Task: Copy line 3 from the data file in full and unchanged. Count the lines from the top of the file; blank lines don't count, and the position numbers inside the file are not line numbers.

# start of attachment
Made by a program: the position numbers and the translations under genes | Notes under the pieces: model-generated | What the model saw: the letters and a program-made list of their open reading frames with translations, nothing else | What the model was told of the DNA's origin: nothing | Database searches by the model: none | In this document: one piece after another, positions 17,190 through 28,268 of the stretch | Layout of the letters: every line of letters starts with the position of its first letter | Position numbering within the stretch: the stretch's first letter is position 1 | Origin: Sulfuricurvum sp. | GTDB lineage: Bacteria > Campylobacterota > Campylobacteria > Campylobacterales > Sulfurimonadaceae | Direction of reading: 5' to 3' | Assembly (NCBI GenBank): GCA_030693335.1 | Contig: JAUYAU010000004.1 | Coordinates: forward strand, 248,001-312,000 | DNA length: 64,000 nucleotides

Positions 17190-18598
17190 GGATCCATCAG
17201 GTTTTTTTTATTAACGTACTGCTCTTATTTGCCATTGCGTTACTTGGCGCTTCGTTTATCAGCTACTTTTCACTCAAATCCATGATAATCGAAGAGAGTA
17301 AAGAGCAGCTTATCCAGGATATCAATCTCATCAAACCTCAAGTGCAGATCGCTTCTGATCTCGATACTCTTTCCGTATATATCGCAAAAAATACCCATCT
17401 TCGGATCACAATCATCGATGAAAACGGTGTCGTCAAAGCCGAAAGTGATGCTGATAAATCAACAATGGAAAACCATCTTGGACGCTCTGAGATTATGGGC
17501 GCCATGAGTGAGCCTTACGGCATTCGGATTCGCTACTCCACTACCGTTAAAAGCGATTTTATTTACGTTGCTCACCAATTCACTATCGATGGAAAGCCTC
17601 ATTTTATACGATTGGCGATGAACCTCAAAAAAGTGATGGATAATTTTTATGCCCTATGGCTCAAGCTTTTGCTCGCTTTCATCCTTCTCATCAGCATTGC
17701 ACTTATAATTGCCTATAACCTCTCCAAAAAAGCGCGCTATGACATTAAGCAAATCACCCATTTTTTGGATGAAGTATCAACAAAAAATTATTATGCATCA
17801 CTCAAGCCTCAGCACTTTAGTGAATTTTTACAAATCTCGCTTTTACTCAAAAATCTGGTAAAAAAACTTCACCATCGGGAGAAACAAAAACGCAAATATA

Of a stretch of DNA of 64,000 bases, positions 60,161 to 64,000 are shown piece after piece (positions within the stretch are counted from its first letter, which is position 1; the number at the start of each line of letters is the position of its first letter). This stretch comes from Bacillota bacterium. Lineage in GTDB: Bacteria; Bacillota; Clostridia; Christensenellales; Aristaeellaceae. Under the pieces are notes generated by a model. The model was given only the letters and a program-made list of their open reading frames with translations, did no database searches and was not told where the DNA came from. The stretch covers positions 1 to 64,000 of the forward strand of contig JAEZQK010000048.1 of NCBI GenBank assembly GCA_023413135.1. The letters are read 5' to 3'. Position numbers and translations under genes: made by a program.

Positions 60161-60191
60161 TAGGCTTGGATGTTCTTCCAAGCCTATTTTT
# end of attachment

17190 GGATCCATCAG